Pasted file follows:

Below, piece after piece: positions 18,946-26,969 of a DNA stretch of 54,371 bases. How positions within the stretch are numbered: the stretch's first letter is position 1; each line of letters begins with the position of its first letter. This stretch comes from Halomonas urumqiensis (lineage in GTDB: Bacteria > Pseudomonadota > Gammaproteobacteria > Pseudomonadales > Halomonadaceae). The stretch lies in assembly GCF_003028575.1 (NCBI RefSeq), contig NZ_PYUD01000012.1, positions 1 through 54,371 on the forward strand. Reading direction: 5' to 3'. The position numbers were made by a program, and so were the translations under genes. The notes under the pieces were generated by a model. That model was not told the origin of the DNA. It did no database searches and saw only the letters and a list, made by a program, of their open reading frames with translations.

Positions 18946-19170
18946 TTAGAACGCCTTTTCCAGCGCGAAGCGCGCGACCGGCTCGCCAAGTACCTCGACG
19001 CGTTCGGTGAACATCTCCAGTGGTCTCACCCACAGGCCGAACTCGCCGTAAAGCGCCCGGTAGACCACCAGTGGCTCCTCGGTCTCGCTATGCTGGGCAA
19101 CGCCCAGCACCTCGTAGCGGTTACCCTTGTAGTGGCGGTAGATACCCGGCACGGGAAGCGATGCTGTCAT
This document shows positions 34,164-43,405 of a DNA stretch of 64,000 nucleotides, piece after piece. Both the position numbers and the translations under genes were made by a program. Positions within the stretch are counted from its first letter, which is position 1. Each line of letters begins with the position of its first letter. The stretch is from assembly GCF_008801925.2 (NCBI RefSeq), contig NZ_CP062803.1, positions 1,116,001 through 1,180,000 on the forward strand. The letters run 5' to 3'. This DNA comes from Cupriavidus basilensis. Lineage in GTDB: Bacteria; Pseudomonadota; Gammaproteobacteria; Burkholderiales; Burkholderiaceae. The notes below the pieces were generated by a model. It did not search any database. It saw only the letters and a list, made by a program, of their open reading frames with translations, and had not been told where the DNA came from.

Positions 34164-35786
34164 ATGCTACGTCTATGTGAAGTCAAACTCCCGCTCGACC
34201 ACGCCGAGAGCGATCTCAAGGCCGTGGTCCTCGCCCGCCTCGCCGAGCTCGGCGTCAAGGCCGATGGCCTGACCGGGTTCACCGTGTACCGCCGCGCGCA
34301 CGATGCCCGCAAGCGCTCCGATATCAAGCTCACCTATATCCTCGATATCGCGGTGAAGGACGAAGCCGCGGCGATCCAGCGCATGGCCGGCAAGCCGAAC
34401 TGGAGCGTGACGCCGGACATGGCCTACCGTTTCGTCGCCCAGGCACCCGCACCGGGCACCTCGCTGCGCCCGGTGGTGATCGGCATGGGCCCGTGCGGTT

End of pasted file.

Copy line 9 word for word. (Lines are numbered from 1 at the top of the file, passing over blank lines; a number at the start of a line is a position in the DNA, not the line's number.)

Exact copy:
34201 ACGCCGAGAGCGATCTCAAGGCCGTGGTCCTCGCCCGCCTCGCCGAGCTCGGCGTCAAGGCCGATGGCCTGACCGGGTTCACCGTGTACCGCCGCGCGCA